How now! a rat? Dead, for a ducat, dead!
They say that one of the greatest tests of an actor is not the routine of the stage, of playing a role well and playing it well again and again, night after night, but what happens when things go wrong. How an actor adapts to an unexpected event. Some freeze. Some take it in stride. One never knows until it happens. Sometimes, an event is so monumental that the audience is bound to notice, and may applaud if an actor manages to cruise through, and groan if this is not the case.
There is really no way to prepare for these things. You can hear horror stories and imagine what you would do when they are going to happen, but you really can’t know until they happen. It’s impossible to predict every possible ludicrous thing that could possibly go wrong during a stage production. Generally, the bigger and more serious, the larger the potential for ridiculous events, because of course comedic pratfalls can never fall naturally during the production of a comedy or a good old fashioned French farce, where pieces of a railing falling down or what have you can become part of the show, instead of a silent embarrassment.
The production of Hamlet I worked on was plagued with incidents. One might almost suspect it of being cursed, except that’s reserved for productions of another Shakespeare play[1. Which, by the way, went off without a hitch when we produced it, even with things like actual fires on stage with the witches.]. Something about that production attracted misfortune like iron to a magnet, whether it was someone’s mother dying or people breaking bones on stage.
It was an odd summer. I remember that year pretty clearly, mainly because as repertory coordinator I was running around like a chicken with my head cut off trying to keep four shows up and running simultaneously, and whenever there was a problem, it was always Hamlet. I didn’t even have to ask. It would be Hamlet. I practically cried when I found out we were taking the show on the road to not one but three outdoor venues, fearing rain, general chaos, and who knows what, but that is a story for another day.
Today is the story of Polonius and the arras. Shakespeare and plays of this era in general are full of arrases and people concealing themselves behind them. It appears to be a bit of an obsession, dare I say.
Act Three, Scene Four features the famous scene where Polonius conceals himself behind the arras, there to be stabbed by Hamlet[2. I assume I’m not really giving away any spoilers here…]. Our Polonius was a robust and rollicking sort of man, and he duly concluded his scene with Gertrude and whisked behind the curtain, only to discover that the curtain, artfully dilapidated by the set designer, had finally breathed its last. The curtain, and the supporting rods, came crashing down. There was nowhere else to hide, Gertrude’s bedroom being smack dab in the middle of the stage and the hangings on the bed being firmly pulled back. So, Polonius froze, in an attitude of a man hiding behind a curtain, and our Hamlet valiantly strode on stage, acting as though it was utterly unremarkable to see curtain material strewn across the stage (and artfully draped over Gertie’s head) and Polonius in plain sight against the wall.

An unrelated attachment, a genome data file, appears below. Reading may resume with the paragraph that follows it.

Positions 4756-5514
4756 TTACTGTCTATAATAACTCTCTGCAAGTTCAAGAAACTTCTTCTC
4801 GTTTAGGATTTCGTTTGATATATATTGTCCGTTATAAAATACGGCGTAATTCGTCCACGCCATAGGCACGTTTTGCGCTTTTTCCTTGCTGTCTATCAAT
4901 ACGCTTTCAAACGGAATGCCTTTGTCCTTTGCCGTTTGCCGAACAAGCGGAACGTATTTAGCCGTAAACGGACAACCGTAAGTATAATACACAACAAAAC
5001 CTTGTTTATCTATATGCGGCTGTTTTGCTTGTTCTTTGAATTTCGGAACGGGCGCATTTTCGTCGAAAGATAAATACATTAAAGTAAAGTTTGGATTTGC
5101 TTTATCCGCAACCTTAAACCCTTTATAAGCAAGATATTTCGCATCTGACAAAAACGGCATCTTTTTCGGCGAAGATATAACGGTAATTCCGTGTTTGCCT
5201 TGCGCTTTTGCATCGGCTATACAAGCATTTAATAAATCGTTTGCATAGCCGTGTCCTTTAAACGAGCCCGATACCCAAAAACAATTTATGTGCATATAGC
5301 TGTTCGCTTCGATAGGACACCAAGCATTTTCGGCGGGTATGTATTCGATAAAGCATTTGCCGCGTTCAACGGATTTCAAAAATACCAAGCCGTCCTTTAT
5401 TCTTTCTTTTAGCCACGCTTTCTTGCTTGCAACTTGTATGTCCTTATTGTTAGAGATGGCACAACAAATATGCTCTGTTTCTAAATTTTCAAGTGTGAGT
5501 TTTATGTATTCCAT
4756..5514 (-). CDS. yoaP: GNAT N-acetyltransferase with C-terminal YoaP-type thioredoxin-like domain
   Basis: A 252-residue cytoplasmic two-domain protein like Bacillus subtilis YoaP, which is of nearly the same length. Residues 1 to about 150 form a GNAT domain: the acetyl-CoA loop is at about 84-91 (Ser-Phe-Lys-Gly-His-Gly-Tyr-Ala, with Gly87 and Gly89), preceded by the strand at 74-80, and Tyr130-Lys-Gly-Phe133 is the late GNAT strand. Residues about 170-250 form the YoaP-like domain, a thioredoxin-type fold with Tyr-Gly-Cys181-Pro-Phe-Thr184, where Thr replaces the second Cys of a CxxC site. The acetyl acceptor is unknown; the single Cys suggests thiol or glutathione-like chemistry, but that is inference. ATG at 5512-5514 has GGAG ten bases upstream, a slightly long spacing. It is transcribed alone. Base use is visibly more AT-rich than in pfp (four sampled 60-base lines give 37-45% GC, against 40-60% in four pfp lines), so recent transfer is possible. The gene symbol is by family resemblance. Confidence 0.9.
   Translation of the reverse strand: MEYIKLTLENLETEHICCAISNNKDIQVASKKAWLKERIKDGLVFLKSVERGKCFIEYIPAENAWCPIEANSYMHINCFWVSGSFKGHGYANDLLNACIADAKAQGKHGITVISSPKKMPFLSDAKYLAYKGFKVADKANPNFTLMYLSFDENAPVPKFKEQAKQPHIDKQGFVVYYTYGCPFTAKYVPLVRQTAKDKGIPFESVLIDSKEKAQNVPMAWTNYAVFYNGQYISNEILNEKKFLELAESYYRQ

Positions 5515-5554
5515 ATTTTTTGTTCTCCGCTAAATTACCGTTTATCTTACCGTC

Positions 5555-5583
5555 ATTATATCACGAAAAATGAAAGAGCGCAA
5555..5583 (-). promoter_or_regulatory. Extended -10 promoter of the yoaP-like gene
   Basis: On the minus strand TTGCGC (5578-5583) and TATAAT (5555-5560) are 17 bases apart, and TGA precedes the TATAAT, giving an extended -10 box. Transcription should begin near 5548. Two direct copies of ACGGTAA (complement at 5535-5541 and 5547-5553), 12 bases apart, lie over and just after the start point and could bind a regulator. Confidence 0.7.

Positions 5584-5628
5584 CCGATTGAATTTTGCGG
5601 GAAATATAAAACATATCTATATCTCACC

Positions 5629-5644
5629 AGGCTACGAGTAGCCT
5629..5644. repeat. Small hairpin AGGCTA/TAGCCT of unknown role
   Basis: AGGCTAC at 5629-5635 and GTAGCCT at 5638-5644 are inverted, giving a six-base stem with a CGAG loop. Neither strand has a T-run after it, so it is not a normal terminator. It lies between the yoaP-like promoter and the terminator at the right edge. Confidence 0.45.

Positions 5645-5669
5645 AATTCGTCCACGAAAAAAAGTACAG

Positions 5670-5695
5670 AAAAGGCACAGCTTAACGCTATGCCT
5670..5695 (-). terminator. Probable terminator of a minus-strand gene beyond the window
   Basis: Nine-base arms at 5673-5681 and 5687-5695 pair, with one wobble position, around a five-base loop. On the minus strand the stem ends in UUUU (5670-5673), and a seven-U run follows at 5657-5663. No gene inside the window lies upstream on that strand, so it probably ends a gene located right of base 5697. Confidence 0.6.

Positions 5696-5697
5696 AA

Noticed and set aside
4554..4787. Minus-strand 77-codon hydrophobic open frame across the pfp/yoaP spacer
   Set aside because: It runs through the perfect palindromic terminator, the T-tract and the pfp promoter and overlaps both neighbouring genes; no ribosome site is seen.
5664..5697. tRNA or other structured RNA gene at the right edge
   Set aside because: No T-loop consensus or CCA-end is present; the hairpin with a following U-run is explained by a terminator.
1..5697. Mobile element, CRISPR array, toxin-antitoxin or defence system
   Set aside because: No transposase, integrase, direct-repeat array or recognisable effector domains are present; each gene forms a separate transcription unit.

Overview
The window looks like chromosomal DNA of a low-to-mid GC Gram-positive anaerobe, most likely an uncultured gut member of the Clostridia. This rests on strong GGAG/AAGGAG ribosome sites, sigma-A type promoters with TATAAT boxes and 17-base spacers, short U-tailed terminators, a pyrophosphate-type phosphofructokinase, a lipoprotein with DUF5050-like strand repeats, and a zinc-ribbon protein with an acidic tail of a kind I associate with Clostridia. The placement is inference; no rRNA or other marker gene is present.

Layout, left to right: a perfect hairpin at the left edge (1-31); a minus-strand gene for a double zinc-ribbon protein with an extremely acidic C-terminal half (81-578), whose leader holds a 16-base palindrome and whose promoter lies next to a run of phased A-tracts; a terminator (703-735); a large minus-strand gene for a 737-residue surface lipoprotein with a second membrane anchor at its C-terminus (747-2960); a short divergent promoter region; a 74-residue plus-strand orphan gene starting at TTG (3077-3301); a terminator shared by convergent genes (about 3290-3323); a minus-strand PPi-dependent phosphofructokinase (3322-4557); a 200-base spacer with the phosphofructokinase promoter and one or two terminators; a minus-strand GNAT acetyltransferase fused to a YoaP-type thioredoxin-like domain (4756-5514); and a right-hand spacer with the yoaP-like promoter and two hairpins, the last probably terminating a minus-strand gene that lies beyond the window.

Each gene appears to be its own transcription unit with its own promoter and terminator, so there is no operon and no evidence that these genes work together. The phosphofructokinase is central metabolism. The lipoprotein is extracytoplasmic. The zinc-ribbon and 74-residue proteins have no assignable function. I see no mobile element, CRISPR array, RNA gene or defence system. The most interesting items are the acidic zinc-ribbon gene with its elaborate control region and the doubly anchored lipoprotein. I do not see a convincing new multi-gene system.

He started the scene, duly proinked Polonius with his sword, and expressed shock and surprise when the ‘hidden’ watcher was revealed as Polonius. Monologues, strutting, beating of breasts, dragging away of Polonius, scuttling of set crew in black to whisk the fallen curtain away before the start of the next scene, life goes on. Obviously, this is the sort of thing an audience notices, and they applauded the set crew—I, of course, could not resist the opportunity to make a ceremonious bow while kicking away fragments of curtain rod.
That night, we duly fixed the curtain rod and located a new curtain and got it hung, although the actor who played Polonius made a point of checking it every night before curtain, just to be sure. I certainly didn’t blame him; I may have given it a superstitious tug now and then myself.
Of course, no one, including yours truly, thought to check the hangings on Gertrude’s bed. I should have, given that clearly the arras failed because the set designer wasn’t such a mean hand with construction, but I didn’t. Which is why I take full blame for the complete and utter collapse of the hangings on Gertrude’s bed that occurred one night, thankfully after the show, when people were, shall we say, utilising Gertrude’s bed[3. This became kind of a running joke/act of courage on this particular production, for reasons that remain mysterious to me. Of course, given that I was the one responsible for keeping the set in working order and I am known for being a stern martinet, I suspect in retrospect that the point may have been specifically to irk me, something people do seem to enjoy doing.].
I must say, I nobly resisted the temptation to mock the writhing occupants of the bed mercilessly when I emerged from the booth, where I was repairing a dimmer gone awry, to survey the damage and disentangle them from the hangings. They, of course, blustered out a series of delightful excuses about the need to check the hangings after what happened to the arras, &tc., but we all knew the truth of the matter.
I gather that the destruction of the bed became a bit of a legend (conveniently leaving out all the work it took for someone to put the damn bed back together), and numerous people laid claim to the honours, conveniently forgetting that there was a witness who knew full well who had been dallying amongst the fusty velvets of the Hamlet set. Fortunately (or unfortunately?) for the actual culprits, I’ve kept mum all these years about their identity, although I always made a point of telling a PG version of the story to interns learning set design: ‘Build sets,’ I would say, ‘like actors are on a mission to break them.’